Sunday, 24 August 2014

Genesis of a Free Form Quilt

Making a free form quilt has been on my radar for a while. I've decided to use my new hand dyes and quit stalling!

I laid out all the fabrics for a look-see.

Should I plan a colour scheme, or randomly use 'em all?

They do look gorgeous together. 

Okay, I don't want to make a plan. I think I'll just have fun cutting and piecing as my mood dictates...truly free form!

Good thing I joined the Library Project Quilt Along, or I may not actually get on with it. The LPQAL has forced motivated me to do things I might otherwise have left on the list...maybe forever. (Like this and this.) Things I'd like to try, but never seem to get around to...ya know? That list.

For some reason, it's hard to cut into newly minted fabric. To get over it, I'll (close my eyes and) cut a chunk off each piece and make a pile of colour. Gulp.

To be continued...

Hey, want to give fabric dyeing a try?

You don't need much! Here is a shot of my equipment. The blender is optional.

  • a cheap, plastic dishpan holds wash water to keep my gloves clean as I work
  • an old towel dries my gloves after washing
  • I use a j-cloth (rag) to keep the counter clean as I work
  • dye powders (MX Procion fiber reactive dye)
  • measuring spoons (dedicated to non-food use)
  • dust mask to prevent inhalation of dye powders
  • plastic to cover my counter
  • containers such as old mayo, mustard, and ketchup bottles to hold dye concentrate once it's mixed
  • an inexpensive blender, also dedicated to non-food use (OPTIONAL - you can easily mix dye solutions by hand with a whisk)
    a measuring cup, if you don't use a blender with markings on it
  • NOT SHOWN - assorted plastic cups, yogurt and margarine containers, buckets, trays, etc. in a variety of sizes to fit your needs. I scavenge practically everything from my kitchen. IMPORTANT: Once something has been used for dye, it is no longer fit to use for food.
  • NOT SHOWN - soda ash to activate the dye
You also need access to running water for rinsing dyed fabrics. Dyeing is a great activity to do outdoors in summer, but can just as easily be done in a basement or garage.

Oh, yeah, and fabric to dye. That helps. Ha!
That's it! 

So, find a tutorial (I've linked to a good one in My Favourite Tutorials tab), take a class, or borrow/buy a book and give it a go!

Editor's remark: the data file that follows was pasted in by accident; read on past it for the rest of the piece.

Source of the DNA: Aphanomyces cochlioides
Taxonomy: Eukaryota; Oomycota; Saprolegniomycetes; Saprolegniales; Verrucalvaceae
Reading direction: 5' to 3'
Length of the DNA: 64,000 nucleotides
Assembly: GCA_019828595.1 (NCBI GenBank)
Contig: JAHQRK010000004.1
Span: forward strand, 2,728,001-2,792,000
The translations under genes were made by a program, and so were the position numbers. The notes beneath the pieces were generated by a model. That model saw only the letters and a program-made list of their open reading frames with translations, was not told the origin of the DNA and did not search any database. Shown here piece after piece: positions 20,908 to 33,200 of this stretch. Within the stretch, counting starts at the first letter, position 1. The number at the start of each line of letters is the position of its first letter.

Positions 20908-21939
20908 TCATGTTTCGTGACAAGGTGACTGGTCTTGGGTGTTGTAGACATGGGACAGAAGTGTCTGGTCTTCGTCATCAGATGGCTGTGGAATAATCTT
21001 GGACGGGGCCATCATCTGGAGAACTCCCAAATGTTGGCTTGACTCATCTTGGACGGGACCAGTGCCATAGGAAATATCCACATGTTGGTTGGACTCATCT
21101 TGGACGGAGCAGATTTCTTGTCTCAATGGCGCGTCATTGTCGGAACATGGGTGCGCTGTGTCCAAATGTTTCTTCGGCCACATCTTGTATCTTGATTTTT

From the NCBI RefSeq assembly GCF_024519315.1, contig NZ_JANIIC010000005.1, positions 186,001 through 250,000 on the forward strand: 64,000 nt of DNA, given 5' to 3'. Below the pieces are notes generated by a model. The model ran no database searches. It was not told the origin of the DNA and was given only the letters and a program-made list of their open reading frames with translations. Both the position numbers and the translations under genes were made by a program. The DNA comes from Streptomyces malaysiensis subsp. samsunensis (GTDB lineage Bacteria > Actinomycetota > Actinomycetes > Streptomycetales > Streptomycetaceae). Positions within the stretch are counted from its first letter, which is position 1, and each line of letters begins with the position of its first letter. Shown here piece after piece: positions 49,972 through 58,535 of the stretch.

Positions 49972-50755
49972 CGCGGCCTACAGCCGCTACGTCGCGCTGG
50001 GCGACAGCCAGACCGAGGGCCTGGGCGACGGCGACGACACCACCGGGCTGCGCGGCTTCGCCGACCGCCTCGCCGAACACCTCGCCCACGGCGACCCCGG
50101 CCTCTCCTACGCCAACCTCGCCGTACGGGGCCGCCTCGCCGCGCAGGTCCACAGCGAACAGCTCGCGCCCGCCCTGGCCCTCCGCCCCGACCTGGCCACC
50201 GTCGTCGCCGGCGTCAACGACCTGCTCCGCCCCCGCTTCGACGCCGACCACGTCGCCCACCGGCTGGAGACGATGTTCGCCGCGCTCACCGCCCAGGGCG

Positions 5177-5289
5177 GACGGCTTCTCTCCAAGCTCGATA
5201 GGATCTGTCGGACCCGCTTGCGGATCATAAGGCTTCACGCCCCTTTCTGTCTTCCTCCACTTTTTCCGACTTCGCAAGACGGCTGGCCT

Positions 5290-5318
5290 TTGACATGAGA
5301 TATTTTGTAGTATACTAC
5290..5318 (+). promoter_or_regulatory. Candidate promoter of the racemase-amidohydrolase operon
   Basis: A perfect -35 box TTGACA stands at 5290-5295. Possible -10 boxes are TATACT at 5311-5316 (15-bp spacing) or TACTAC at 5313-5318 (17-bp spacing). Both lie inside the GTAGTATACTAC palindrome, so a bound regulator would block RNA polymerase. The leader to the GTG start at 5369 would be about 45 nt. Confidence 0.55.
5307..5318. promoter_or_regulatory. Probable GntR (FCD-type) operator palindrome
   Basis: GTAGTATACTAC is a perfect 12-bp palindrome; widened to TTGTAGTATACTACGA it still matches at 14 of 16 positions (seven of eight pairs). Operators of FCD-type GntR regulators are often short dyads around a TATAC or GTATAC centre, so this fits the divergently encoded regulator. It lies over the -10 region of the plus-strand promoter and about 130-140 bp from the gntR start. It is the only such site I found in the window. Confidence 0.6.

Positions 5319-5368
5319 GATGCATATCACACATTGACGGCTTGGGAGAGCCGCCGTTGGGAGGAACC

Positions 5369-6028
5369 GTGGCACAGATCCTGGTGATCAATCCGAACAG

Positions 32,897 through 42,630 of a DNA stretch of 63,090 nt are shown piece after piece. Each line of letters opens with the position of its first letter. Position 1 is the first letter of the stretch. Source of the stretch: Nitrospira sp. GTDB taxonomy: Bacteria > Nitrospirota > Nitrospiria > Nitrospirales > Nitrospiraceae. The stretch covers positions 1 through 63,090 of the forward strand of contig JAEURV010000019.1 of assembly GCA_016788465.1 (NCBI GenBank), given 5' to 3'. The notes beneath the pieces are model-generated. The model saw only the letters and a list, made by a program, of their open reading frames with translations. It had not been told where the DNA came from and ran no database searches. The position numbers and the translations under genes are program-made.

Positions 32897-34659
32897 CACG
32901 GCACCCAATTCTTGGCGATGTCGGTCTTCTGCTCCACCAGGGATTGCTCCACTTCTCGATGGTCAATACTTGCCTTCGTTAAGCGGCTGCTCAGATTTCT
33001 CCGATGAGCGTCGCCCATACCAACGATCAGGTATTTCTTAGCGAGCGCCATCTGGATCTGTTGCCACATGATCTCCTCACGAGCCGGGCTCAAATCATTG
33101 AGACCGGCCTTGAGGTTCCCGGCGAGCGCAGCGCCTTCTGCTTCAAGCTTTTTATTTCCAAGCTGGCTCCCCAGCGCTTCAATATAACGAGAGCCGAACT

Remember my kool kaleido quilt?

It's one step closer to being done! 

Here it is, laid out to dry before I finish the binding. I've spritzed (drenched) the black fabric with water to remove markings I'd made during quilting. 

I could have waited until the binding was finished to remove the marks, but was afraid they would set when I pressed the binding out from the front of the quilt (like a wing) before wrapping it to the back for the final stitches. It's best to remove marks before applying heat.

It should be dry by tomorrow. I'm excited to finish it and get it outside for some beauty shots! Woo Hoo!!!

Linking up with:
Show Off Saturday, at Sew Can She

Try, Learn, Grow!

Comments are welcome and will be answered by email where possible. Thanks for looking around!


  1. I saw a technique recently where a lot of strips were cut, thrown in a bowl, and sewn in the order grabbed out of the bowl. I am super tempted to give random luck a chance with that technique! Your fabrics look great together and I am looking forward to seeing where creativity takes you!

  2. Carole, those fabrics are absolutely yummy! I can't wait to see where they take you :) And your Kool Kaleido is looking fabulous, can't wait to see your quilting :)

  3. Your Kaieidoscope quilt is brilliant! Exactly like the toy I had as a kid, I loved those patterns.

  4. The Kaleidoscope quilt is outstanding. Thanks for all the tips on dyeing. You make it look easy.

  5. Oh...PS: I love the fabrics for your free form quilt. I'll be following that one closely.


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